What you should know about income protection before EOFY 2019
You insure your car and home without question. Why not your income?
Income protection provides an ongoing payment that can supplement a large portion of lost income, should you become unable to work due to illness or injury. But unfortunately, income protection is often overlooked by Aussie households.
Ahead, we’ll take a look at the troubling under insurance gap in income protection insurance, along with the benefits of securing a policy before June 30.
Under insurance Gap in Income Protection
The under insurance gap is the difference between how much a financial loss will cost you and the amount you’re insured for.
You most likely protect your car and your home from the under insurance gap through car insurance and home and contents insurance.
Why, then, are so many Australians failing to protect the one area that dictates all of their expenses: their income.
In 2018, Rice Warner found that income protection insurance covers the smallest percentage of the working population among the different forms of life insurance. Only one-third of the Australian population purchased income protection insurance when they conducted their study.
Those who did purchase income protection insurance covered a “reasonable” 75% of their income, but the median amount of cover is only 36%.
According to Rice Warner, “The results of significant under insurance not only restrict the lifestyle the claimant and their dependants can enjoy after an unfortunate event, but it also incurs substantial cost to government mainly in the form of social security benefits.”
While the average policy of 75% of your income might seem like enough, it usually isn’t. According to another Rice Warner study of under insurance in Australia, parents with children should be insuring 85% of the family income.
The majority of Australian families don’t have income protection insurance, and those who do often don’t have enough.
Deducting Your Income Protection Premiums
Did you know income protection is 100% tax deductible? But there’s a catch.
You can only deduct your premiums if you pay for your income protection outside of super. And this only applies to premiums attributed to income benefits – not to capital benefits.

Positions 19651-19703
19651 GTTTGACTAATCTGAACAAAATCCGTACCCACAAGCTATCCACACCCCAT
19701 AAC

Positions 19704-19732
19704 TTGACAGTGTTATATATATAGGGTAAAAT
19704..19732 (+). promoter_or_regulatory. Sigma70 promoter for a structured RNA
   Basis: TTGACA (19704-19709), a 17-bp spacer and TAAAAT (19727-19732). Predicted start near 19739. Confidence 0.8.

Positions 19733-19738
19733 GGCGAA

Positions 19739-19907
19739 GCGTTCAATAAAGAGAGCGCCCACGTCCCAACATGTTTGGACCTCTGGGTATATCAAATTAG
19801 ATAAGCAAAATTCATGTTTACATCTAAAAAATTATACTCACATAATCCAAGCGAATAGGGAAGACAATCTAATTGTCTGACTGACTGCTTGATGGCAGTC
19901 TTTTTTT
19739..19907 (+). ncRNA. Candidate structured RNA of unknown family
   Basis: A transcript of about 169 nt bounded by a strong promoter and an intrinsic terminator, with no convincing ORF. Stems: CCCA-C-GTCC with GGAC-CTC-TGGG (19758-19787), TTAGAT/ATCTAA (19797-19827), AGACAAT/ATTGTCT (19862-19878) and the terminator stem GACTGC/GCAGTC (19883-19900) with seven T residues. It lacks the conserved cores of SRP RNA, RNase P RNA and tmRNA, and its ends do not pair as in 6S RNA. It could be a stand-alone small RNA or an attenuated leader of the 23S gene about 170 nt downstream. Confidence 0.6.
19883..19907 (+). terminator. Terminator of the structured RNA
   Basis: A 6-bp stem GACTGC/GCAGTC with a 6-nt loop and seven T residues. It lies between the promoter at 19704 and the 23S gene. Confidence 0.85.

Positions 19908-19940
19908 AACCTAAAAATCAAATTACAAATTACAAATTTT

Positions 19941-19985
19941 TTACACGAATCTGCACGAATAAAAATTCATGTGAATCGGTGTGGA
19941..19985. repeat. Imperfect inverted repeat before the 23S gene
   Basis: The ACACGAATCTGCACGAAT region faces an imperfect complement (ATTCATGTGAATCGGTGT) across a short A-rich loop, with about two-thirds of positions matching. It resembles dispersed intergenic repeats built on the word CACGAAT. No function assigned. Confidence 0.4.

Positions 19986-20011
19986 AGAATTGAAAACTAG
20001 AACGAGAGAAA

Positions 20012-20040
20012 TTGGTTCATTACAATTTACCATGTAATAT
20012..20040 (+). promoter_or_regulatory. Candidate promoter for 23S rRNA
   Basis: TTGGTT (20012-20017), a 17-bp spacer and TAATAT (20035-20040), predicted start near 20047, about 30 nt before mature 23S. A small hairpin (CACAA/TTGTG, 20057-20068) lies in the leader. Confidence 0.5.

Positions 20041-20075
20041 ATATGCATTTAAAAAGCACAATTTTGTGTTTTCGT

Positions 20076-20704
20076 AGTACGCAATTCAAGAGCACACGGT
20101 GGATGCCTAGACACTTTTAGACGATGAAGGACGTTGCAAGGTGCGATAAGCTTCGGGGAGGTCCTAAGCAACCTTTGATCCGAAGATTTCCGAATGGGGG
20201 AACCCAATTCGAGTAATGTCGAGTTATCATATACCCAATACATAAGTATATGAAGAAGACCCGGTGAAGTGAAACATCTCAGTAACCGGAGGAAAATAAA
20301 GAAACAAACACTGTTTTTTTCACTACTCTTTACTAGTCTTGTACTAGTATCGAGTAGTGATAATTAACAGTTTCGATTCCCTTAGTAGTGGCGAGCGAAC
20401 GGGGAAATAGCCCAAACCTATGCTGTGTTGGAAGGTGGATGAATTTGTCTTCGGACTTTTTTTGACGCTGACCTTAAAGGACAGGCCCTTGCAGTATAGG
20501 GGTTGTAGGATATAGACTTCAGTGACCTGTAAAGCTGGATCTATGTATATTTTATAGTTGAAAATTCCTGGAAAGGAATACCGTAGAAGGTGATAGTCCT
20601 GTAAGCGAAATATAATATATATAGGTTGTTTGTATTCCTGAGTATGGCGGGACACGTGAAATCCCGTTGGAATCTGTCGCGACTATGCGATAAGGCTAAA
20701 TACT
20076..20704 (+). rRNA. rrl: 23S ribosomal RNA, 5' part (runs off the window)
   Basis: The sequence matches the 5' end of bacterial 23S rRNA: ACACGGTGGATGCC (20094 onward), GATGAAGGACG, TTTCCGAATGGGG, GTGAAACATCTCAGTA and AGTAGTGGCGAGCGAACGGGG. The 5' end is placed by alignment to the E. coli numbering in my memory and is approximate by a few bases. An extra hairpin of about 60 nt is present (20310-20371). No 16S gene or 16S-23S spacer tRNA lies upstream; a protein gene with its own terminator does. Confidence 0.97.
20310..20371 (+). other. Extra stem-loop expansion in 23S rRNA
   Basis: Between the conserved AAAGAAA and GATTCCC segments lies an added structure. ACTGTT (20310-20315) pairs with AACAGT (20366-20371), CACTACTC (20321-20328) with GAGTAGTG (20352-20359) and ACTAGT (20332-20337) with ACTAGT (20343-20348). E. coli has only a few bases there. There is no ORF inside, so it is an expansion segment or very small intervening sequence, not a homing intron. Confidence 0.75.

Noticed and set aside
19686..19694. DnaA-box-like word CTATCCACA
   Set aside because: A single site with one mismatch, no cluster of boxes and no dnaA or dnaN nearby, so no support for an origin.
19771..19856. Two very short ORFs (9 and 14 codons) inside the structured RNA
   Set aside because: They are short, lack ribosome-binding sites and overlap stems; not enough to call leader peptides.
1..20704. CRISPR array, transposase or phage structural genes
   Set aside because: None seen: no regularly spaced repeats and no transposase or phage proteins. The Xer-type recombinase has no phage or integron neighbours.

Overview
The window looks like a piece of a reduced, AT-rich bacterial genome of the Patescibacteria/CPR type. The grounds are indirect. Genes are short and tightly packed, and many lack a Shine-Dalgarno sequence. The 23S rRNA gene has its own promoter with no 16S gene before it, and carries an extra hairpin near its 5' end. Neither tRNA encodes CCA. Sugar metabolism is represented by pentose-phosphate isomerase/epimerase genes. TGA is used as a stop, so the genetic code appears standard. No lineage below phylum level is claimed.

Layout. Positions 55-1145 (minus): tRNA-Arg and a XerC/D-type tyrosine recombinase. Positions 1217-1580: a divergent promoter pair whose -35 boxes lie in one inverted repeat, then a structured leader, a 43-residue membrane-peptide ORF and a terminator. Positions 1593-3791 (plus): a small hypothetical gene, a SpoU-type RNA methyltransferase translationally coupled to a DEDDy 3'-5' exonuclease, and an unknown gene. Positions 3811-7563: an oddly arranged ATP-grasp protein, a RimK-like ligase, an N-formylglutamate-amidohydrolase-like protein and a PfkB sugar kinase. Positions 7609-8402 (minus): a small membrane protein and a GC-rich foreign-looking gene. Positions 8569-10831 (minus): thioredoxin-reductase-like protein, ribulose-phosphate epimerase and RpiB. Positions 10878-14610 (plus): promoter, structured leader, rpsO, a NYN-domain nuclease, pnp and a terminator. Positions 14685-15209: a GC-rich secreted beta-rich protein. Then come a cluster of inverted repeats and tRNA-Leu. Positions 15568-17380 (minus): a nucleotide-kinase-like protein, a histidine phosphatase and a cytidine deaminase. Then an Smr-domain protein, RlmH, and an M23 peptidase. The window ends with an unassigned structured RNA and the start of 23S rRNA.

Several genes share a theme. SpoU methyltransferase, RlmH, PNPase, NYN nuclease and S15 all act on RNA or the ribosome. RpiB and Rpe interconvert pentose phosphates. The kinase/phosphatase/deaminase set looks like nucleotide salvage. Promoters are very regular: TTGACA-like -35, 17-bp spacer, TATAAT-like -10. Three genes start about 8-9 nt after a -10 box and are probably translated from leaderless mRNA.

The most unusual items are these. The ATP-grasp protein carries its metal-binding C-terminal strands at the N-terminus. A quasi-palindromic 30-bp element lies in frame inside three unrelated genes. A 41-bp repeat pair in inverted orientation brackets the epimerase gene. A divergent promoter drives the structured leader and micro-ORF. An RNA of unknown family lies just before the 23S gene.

When the policy is inside your super, you won’t be able to claim your premiums as deductions on your taxes.
According to the Australian Taxation Office (ATO), you will not be able to claim a deduction on premiums for policies that compensate you for physical injury. This includes policies like life insurance and trauma insurance.
Although an injury or illness might force you out of work, the income protection policy doesn’t directly cover you for these ailments, meaning the premiums are tax deductible.
Combined policies are affected by this language, but only to a degree. You can still claim the portion of your premium that goes to income protection insurance.
If, for instance, your policy includes life cover, trauma insurance, and income protection insurance, you will only be able to claim the income protection part of your premiums.
Income Protection for Self-Employed Workers
The exception to this rule lies within self-employed workers. These workers can usually claim their income protection premiums as a deductible even when they have a policy inside their super fund.
Taxes on Income Protection Payouts
You will need to claim any income protection payouts you receive on your taxes – regardless of whether or not they were inside of your super fund.
If you receive a payout from outside of your super fund, you will pay taxes on it. Those who get their income protection insurance inside of their superannuation fund will almost always receive a Pay As You Go withholding tax on the benefit.
Purchasing Income Protection Insurance
Protecting your income with income protection insurance provides security and peace of mind. Losing a major source of household income can blindside a family who isn’t protected.
Get your income protection sorted today. It only takes a couple of minutes to get started.